4.4.1 The append-to-buffer Interactive Expression

Since the append-to-buffer function will be used interactively, the function must have an interactive expression. (For a review of interactive, see Making a Function Interactive.)

The expression reads as follows:

 (list (read-buffer
        "Append to buffer: "
        (other-buffer (current-buffer) t))

This expression is not one with letters standing for parts, as described earlier. Instead, it starts a list with these parts:

The first part of the list is an expression to read the name of a buffer and return it as a string. That is read-buffer. The function requires a prompt as its first argument, ‘"Append to buffer: "’. Its second argument tells the command what value to provide if you don’t specify anything.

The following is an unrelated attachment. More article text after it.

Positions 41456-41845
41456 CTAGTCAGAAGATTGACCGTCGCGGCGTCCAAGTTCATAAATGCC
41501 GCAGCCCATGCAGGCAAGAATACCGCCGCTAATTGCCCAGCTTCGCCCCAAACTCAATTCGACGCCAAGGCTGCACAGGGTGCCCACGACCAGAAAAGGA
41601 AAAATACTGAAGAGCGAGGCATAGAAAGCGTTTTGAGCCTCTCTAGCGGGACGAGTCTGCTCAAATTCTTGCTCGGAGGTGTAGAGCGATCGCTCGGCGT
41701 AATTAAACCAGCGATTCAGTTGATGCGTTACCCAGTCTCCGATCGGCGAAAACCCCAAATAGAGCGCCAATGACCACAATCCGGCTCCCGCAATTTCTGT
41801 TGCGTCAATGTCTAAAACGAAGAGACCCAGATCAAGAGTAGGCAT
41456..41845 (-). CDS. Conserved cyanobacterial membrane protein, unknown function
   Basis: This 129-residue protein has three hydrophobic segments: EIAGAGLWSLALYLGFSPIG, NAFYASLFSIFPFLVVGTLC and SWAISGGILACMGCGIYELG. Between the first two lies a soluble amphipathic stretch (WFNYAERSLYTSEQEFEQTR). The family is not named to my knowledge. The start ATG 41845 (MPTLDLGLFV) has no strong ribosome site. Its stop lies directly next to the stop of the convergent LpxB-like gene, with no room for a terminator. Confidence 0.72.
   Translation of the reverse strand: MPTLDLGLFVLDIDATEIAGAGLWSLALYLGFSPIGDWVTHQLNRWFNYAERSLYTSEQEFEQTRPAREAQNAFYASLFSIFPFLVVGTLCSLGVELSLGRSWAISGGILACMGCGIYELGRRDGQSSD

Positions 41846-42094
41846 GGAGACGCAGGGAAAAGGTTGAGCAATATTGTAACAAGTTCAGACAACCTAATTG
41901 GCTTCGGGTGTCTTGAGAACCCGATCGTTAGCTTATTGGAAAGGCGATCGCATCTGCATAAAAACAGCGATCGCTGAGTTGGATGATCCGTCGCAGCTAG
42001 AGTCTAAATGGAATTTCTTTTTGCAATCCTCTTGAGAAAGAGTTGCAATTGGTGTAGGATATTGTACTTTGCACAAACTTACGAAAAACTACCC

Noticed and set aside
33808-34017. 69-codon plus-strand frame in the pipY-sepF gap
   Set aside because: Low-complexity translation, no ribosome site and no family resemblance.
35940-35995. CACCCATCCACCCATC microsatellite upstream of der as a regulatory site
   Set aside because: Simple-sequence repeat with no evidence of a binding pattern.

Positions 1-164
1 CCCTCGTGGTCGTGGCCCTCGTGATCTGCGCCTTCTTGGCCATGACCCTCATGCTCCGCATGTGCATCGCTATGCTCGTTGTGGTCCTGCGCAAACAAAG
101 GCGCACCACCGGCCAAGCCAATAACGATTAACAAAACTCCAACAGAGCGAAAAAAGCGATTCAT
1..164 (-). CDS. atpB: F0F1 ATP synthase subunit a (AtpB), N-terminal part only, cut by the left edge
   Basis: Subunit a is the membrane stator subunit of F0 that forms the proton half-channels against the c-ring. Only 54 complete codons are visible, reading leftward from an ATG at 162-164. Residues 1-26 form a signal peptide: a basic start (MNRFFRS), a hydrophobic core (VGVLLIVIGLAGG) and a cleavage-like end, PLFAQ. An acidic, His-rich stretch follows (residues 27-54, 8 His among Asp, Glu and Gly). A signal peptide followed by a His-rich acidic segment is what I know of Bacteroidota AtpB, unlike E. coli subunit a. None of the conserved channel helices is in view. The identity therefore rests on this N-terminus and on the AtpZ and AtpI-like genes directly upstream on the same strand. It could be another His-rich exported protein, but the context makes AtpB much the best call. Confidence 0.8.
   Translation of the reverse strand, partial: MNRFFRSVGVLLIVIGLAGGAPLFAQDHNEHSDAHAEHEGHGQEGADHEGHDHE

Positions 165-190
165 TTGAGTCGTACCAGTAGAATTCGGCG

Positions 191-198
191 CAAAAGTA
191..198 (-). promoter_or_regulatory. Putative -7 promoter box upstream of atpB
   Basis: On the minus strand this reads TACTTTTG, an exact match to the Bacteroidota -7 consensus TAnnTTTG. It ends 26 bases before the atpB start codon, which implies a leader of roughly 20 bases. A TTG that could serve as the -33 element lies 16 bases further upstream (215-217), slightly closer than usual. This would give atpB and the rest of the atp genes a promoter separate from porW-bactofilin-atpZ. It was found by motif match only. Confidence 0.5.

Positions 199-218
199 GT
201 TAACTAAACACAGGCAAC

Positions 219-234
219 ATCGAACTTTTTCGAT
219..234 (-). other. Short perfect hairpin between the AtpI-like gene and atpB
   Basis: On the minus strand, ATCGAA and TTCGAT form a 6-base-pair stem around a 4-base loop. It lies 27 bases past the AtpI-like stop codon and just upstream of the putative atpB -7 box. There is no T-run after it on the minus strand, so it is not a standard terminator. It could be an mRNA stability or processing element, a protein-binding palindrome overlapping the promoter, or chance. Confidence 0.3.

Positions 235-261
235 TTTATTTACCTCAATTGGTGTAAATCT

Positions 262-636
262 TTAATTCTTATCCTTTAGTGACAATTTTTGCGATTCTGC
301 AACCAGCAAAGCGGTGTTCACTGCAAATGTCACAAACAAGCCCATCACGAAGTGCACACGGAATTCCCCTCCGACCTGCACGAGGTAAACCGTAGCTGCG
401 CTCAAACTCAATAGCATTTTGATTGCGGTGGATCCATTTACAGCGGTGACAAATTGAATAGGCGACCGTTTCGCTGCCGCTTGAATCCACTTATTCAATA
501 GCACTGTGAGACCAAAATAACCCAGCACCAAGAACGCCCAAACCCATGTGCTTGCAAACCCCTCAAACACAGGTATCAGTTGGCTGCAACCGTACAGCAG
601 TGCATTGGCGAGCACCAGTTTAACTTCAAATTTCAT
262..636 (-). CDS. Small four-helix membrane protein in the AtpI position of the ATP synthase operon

In this case that second argument is an expression containing the function other-buffer, an exception, and a ‘t’, standing for true.

The first argument to other-buffer, the exception, is yet another function, current-buffer. That is not going to be returned. The second argument is the symbol for true, t. That tells other-buffer that it may show visible buffers (except in this case, it will not show the current buffer, which makes sense).

The expression looks like this:

(other-buffer (current-buffer) t)

The second and third arguments to the list expression are (region-beginning) and (region-end). These two functions specify the beginning and end of the text to be appended.

Originally, the command used the letters ‘B’ and ‘r’. The whole interactive expression looked like this:

(interactive "BAppend to buffer: \nr")

But when that was done, the default value of the buffer switched to was invisible. That was not wanted.

(The prompt was separated from the second argument with a newline, ‘\n’. It was followed by an ‘r’ that told Emacs to bind the two arguments that follow the symbol buffer in the function’s argument list (that is, start and end) to the values of point and mark. That argument worked fine.)